Mark - without getting into the economics of the thing - there are plenty of violations of thermodynamics around:

        http://www.livescience.com/3426-hope-controversial-cold-fusion-power-source.html

        Indicating that our knowledge of the universe is rather... sparse.
        • 4 Years Ago
        The other thing is that cellulosic based ethanol using "waste" stems and stalks etc. takes even more biomass from the land which really should be left there to decompose and enrich the otherwise impoverished soil. Thus, another reason why ethanol requires even more chemical petroleum based fertilizers.

        "You can make the same alarmist claims about all modern efficient agriculture, and thus consign mankind to starvation."

        Hence, the reason why economic growth must stop and we must switch gear to invest in sustainable agriculture and energy production, not feed the ponzi scheme. Also, BTW, when modern agriculture depends on and depletes groundwater, fossil fuels, deforestation, and pesticides, it is not accurate to call it "efficient". The only "efficiency" modern agriculture achieves is in minimizing the amount of jobs it creates.
        • 4 Years Ago
        "You can make the same alarmist claims about all modern efficient agriculture, and thus consign mankind to starvation."

        It's not a 'claim' when it's an observable, known fact. And when bio feed stocks from crops that grow fine outside of chemiculture work better than the ones dependent upon them, it becomes even more painful.

        When you know how intrinsically fused food production costs are with petroleum costs, chemiculture's change is as inevitable as the starvation that will accompany it.
        • 4 Years Ago
        Maybe we should stop feeding cattle starch rich corn feed which gets wasted because cattle can't digest starch efficiently.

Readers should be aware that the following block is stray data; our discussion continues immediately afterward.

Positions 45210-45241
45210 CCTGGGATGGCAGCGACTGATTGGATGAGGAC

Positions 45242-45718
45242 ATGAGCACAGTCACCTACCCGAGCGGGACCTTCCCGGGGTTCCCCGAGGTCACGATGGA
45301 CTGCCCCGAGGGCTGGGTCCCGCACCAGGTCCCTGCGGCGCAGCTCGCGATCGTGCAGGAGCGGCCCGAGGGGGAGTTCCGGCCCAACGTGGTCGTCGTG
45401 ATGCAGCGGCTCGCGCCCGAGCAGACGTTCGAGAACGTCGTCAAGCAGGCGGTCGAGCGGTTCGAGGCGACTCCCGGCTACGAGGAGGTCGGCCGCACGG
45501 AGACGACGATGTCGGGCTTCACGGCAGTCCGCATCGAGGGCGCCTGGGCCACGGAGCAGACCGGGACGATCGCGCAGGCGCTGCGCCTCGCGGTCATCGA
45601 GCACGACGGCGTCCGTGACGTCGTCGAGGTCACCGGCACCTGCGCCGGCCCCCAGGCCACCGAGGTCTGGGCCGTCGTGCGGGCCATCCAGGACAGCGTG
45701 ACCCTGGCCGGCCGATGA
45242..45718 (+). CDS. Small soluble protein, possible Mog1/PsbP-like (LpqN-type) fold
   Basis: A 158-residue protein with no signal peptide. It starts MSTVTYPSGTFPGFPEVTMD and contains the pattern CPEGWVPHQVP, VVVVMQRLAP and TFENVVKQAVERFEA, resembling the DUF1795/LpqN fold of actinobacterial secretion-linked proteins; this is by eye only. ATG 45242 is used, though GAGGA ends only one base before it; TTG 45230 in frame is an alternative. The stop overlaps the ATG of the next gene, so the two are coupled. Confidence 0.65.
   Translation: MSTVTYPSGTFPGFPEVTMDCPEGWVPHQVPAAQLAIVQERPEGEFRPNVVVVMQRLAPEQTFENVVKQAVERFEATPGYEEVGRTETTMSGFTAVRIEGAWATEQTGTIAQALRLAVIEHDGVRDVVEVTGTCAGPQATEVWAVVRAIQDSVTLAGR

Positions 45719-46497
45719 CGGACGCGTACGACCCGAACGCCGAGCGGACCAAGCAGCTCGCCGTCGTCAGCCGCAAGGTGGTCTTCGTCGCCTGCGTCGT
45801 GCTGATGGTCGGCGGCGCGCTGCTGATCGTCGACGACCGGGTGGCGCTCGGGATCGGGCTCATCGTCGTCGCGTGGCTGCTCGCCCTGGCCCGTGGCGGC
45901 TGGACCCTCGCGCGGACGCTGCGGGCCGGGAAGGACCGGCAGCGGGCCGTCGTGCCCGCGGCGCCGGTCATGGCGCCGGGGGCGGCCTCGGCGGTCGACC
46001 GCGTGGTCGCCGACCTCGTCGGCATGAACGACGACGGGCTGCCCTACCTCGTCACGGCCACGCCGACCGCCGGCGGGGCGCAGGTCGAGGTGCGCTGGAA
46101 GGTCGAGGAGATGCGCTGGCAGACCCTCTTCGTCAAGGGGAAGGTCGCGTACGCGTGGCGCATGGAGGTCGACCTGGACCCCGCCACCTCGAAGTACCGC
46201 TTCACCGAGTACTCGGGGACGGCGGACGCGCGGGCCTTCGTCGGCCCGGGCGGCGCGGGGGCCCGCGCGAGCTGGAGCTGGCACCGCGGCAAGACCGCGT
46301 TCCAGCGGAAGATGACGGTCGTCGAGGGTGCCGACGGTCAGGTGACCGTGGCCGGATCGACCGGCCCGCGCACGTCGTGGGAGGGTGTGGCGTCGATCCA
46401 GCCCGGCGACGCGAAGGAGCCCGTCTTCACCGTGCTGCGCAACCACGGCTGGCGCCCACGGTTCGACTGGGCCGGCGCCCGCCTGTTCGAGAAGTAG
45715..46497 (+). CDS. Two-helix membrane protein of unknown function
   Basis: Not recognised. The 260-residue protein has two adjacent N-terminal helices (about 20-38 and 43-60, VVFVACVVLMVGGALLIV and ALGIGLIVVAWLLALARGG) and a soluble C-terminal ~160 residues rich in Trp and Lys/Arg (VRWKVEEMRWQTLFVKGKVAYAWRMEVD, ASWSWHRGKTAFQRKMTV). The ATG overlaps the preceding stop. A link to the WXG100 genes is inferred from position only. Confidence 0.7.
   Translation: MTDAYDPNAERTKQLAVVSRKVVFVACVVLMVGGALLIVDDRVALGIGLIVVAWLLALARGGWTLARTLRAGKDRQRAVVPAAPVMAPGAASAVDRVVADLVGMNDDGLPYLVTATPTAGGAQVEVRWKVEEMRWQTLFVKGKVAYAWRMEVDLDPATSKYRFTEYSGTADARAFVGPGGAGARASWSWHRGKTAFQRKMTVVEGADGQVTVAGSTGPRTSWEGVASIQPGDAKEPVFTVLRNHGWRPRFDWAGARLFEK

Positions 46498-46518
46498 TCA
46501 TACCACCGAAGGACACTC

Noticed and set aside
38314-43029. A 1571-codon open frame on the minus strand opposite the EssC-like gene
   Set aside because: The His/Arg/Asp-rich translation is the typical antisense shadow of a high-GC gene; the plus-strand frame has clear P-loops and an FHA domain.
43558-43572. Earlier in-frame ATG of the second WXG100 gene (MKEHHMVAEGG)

• 4 Years Ago
        mylexicon, I don't quite follow your reasoning. You are correct in that economics is not a physical science; in fact it is not a science at all since it follows nothing even remotely resembling the scientific method. However, economists like to flatter themselves by inventing academic sounding codewords and making nice pretty charts with lots of math and numbers. They construct these charts and theories based on their understanding of how the real physical world works, and then build upon this to make their models. However, the problem is that they don't have a clue about how the real world works, because they spend their time in the Faculty of Arts, generally shunning anything scientific. Therefore, if their understanding of how the real world works is fundamentally flawed and incomplete, it follows that their theories about how economies work amount to nothing more than fantastical hooey.

        Can you please explain to me the laws of thermodynamics. They describe the energy flows inherent in every process in the universe. Since our economies operate in the universe, they are therefore bounded by the laws of physics. Can you point me to some brilliant economist's discovery of a way to violate the laws of thermodynamics?

        Economic growth will either be killed intentionally by us now, or it will be forced upon us very soon by the laws of thermodynamics.
      • 4 Years Ago
      I have really seen a lot of arguments against ethanol fuel, but "it drives up gasoline prices" is by far the most idiotic one I've ever seen. Ok, it's NH, so their solution against high gas prices might be a bunch of F-16 ;)
        • 4 Years Ago
        The guy quoted in the article is saying that removing ethanol would lead to higher gas prices, and he is likely correct about that as it would require refineries to make separate fuel just for them.
        • 4 Years Ago
        Not only because of this but also just because the ethanol isn't much more expensive and will be cheaper very soon with futher raising oil price. From a pure price point people will have as much ethanol as possible to have in their fuel to keep the prices _low_...
      harlanx6
      • 4 Years Ago
      They will just sell it in Vermont.
      harlanx6
      • 4 Years Ago
      If farming is so bad, Niel, what do you propose to feed everyone. By the way, if NO is no way a major cause of climate change.
        • 6 Months Ago
        @harlanx6
        The Malthusians want us all to live, that is why they are screaming bloody murder, pointing out the sheer folly of our current economic system that is 110% guaranteed to crash catastrophically, in the very near future.
        harlanx6
        • 6 Months Ago
        @harlanx6